After that, we departed the Mankato area and started wandering to the east. We picked a random dirt road to head down and found ourselves wishing we didn’t live in the city. The rocky out crops gave way to the rolling hills of southern Minnesota’s farm land. Every time I find Myself in such areas, I feel compelled to migrate out of the Twin Cities. The country calls, beckoning one to come and take in the natural state of things, or to plant all of the flowers, fruit and veggies that one loves. We didn’t really explore much, as the rain had picked up again. But I can’t go anywhere without taking a picture, or two…
Proceeding ever eastward, we found ourselves back on Interstate 35. The gateway home. Then turned off of it, just south of Elko. I had heard of a waterfall at Nerstrand Big Woods State Park and couldn’t help but to investigate. We parked in the lot, I wrapped the camera in plastic once more and we strolled through half a mile of the lushest greens I’ve ever witnessed in a forest. It was seriously gorgeous! The little waterfall at the end of our walk was also quite pretty. Hidden Falls, as they call it, is about an eight foot drop, it’s extremely straight and squared off. If someone told You it was man made, it wouldn’t be a suprise. It isn’t though, the stream just happened to carve the rock away in straight lines. The incredible layers of green growth everywhere just added to the majesty of this place. My brother immediately walked out to in to the stream and stood above the falls. I told him to hold perfectly still for 5 seconds, which made for a pretty nice picture. We spent about an hour walking circles around it before My batteries ran dry. So we hiked back to the car and rode the concrete river back to the city. Already missing the rural views that we had been taking in all day… I want to go back soon!
This wasn’t My best outing on the photography end of things. I usually snap 1200, to 1800 pictures at each event. But, this time I only managed 327. Fortunately, the number of decent shots was higher than the usual 15%. Some how nearly half of the pictures I took turned out decent enough to post. Though I still need to take the time to take pictures of people, which is something I rarely ever do… I stayed up all night drinking whiskey and shooting the stars. Finally getting around to pitching My tent at 5am, proceeding to sleep for less than two hours and spending the first chunk of the day quite drunk. I think I did pretty well, all things considered. Better than Maggie anyways! Along with the 140 shots of cars, here are a few views from the night before and a video of the 3 time lapses I shot over the weekend. As usual, Vimeo’s free hosting makes video look like garbage, but Ye get what You pay for I guess. Hit the “HD” button to see it in slightly better, but still quite poor quality. No there isn’t any audio, because it’s 3am and I would rather go to sleep… I will add the handfull of clips I shot riding along with people at a later date. However, as an added bonus, here’s a picture of Pat, looking angry…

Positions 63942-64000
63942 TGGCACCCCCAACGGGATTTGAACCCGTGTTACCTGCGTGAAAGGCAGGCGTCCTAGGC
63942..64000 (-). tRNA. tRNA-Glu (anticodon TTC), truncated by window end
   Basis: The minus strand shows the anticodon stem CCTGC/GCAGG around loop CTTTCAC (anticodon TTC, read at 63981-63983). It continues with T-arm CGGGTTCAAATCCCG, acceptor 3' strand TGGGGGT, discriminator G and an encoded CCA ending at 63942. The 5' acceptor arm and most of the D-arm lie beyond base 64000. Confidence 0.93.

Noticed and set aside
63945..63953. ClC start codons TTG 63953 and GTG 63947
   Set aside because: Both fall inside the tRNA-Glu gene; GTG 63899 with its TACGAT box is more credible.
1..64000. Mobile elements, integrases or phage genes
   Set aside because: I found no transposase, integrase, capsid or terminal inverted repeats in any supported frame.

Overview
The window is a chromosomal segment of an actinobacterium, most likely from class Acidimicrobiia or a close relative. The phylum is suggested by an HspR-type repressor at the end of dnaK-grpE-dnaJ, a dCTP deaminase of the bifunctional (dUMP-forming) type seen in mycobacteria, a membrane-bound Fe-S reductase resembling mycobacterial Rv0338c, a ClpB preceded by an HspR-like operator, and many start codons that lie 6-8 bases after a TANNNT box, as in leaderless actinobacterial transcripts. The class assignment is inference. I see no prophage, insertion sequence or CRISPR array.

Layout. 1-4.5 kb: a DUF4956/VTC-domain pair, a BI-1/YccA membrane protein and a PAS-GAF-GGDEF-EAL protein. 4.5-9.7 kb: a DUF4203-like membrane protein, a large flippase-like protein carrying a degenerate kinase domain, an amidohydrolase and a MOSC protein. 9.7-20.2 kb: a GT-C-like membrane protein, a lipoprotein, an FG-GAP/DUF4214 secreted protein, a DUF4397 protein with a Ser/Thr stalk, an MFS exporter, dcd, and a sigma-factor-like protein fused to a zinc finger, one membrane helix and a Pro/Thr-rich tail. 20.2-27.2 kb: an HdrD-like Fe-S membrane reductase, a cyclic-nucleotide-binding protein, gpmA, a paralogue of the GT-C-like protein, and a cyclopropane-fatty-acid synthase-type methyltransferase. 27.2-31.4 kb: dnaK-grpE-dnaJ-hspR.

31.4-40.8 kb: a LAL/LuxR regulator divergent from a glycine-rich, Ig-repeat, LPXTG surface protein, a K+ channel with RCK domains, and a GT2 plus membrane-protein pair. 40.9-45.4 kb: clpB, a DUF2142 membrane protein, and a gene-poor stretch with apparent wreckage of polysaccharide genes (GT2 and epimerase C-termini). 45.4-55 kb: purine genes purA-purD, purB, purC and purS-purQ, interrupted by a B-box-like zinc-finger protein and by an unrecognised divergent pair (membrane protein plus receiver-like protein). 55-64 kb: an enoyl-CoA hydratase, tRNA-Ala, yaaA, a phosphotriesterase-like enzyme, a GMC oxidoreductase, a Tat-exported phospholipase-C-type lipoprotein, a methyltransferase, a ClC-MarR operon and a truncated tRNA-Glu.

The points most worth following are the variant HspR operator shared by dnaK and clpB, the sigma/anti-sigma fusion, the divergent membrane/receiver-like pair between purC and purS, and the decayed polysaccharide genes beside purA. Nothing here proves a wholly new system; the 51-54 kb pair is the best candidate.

Now that we’ve got that out of the way, on with the good stuff.
Last night, My Brother and I wandered out of the city to find a nice view in the country. It was said there would be a meteor shower, or possibly even a ‘meteor storm.’ We headed east of town, trying to get ahead of the approaching clouds. The shooting stars that we were seeking should have been mostly in the northern sky. We roamed the rural roads north of Hudson, WI for a while, finding a lack of northerly views that weren’t spoiled by peoples lights. Then, there was an openning to the south which revealed an awesome array of stars. We parked in someone’s driveway and proceeded to shoot from there for 2 or more hours. In some of the pictures, You can almost make out the edge of the milky-way. I was however aiming directly at I94, Hudson and the Twin Cities, with all the light pollution they emit. So after a few shots I turned to aim up and above the horizon. Which gave Me the awesome star trails, layered up around the Earth’s northern rotational axis. We only saw a couple of shooting stars, but it was still a great time.
The slightly ghost-like picture at the end was aquired with a 10 second exposure, ISO-800 at an aperture of f/1.4. All pictures taken with a Sigma 30mm 1.4 Ex on My Canon t4i.